The climate-focused Biden Administration said former President Donald Trump “acted lawfully and fully within his authority” when he killed a tariff exemption for two-sided solar panels, marking a potential setback to clean-power developers.
The Justice Department on Monday asked the U.S. Court of International Trade to dismiss a lawsuit by parties including the Solar Energy Industries Association, which in December challenged Trump’s move to stiffen tariffs on imported solar equipment.
“The President followed the law and, thus, the Court should dismiss the complaint,” the government said in a filing.
The government’s motion comes as the White House aims to boost renewable-power capacity in a bid to green the country’s electric grids by 2035. For some developers, the solar tariffs represent an impediment to that objective, adding to the costs of clean-energy projects.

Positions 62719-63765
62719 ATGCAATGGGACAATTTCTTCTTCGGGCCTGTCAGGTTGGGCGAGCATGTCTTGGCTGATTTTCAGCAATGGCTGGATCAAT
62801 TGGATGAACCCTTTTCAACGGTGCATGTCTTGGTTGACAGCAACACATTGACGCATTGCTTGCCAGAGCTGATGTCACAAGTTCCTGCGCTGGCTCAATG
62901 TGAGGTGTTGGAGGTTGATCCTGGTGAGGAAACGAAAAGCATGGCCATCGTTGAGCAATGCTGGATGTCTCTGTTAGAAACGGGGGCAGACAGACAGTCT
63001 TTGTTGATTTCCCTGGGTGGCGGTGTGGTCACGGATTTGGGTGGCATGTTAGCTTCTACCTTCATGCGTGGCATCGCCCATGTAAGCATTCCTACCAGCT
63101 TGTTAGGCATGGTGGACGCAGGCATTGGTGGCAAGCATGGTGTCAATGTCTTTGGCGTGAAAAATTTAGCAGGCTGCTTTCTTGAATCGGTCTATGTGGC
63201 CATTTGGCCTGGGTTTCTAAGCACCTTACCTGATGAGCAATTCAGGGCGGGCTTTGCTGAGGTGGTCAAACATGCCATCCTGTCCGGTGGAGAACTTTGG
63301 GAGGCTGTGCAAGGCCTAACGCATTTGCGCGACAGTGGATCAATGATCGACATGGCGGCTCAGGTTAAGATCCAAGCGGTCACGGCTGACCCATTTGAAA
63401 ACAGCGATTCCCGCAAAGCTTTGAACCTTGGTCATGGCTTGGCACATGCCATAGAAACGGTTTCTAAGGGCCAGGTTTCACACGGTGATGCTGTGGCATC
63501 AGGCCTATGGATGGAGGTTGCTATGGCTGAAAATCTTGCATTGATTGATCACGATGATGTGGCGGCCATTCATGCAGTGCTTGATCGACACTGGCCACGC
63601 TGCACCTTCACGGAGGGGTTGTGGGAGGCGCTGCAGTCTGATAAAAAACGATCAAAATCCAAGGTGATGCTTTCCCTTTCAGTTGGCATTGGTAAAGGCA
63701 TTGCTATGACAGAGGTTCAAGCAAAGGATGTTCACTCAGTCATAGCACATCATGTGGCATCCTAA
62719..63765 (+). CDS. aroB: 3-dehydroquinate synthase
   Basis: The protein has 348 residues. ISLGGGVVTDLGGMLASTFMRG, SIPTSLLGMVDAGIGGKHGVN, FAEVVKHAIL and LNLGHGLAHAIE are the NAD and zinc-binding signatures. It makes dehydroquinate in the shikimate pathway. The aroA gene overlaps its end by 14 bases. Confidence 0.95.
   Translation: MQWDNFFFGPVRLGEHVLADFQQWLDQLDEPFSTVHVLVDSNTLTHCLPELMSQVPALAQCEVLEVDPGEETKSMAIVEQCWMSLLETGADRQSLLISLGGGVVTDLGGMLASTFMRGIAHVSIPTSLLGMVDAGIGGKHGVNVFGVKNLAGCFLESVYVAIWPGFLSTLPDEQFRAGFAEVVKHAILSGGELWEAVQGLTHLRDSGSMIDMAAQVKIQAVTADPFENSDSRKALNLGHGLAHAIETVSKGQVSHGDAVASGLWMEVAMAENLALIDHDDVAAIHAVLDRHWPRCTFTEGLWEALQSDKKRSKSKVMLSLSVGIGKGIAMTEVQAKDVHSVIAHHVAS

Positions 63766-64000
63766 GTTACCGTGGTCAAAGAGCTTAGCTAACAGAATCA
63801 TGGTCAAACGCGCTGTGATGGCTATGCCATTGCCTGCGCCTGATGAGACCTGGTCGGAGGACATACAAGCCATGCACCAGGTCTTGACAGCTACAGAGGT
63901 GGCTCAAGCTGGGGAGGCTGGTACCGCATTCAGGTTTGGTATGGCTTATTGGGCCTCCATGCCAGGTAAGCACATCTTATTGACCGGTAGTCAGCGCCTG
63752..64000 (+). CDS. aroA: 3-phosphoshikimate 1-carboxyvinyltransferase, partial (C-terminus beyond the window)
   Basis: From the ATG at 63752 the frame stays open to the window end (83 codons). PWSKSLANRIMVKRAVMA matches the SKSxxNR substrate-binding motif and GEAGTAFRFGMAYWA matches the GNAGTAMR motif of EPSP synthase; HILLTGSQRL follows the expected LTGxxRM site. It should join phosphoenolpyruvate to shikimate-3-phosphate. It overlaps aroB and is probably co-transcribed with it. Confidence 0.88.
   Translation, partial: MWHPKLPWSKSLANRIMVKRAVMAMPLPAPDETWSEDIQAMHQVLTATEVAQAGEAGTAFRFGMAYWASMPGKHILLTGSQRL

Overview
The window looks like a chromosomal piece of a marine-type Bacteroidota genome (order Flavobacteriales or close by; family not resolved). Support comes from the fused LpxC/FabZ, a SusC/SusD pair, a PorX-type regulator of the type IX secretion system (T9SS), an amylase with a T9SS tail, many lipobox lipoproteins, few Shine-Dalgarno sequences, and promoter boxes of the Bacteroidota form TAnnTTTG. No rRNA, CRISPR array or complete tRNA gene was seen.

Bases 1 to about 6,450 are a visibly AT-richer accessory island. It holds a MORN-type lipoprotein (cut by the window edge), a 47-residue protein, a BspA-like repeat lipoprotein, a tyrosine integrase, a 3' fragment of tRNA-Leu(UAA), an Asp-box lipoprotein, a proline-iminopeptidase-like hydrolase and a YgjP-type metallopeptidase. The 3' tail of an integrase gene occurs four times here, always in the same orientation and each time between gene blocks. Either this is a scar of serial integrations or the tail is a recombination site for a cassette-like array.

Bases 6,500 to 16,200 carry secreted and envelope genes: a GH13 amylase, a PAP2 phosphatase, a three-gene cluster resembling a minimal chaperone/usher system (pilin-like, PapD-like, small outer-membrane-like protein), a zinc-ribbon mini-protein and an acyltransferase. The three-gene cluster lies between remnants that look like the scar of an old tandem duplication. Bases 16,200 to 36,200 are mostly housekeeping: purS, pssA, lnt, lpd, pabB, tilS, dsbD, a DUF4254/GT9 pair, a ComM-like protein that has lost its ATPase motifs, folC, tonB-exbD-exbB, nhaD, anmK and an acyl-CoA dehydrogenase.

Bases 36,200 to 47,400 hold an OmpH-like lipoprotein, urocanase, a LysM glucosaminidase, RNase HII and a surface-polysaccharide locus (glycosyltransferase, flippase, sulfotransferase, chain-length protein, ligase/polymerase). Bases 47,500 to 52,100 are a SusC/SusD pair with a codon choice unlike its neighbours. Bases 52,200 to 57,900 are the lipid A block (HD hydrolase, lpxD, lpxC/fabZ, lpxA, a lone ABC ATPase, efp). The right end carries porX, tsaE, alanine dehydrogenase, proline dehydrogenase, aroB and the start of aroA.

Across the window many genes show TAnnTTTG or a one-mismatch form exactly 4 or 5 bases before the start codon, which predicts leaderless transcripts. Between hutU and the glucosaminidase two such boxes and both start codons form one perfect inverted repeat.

A SEIA spokesman declined to comment on the Monday filing.
The Justice Department’s request to dismiss the suit relies heavily on the president’s wide authority when it comes to trade matters. Trump acted after receiving a U.S. International Trade Commission report that the loophole was affecting the domestic solar industry. Federal law allows the president to modify duties, and here he merely imposed ones that had been contemplated, the government said.
In early 2018, Trump approved four years of tariffs. Their implementation followed a campaign promise to get tough on China, which dominates solar-panel manufacturing, and boost the U.S. industry. His administration later surprised many companies in the industry when he granted an exclusion for two-sided, or bifacial, panels. While bifacial was considered a niche product at the time, the tariffs had encouraged some new U.S. solar manufacturing, and duty-free module imports posed a threat.
The case is Solar Energy Industries Association v. U.S., 20-3941, U.S. Court of International Trade (New York).
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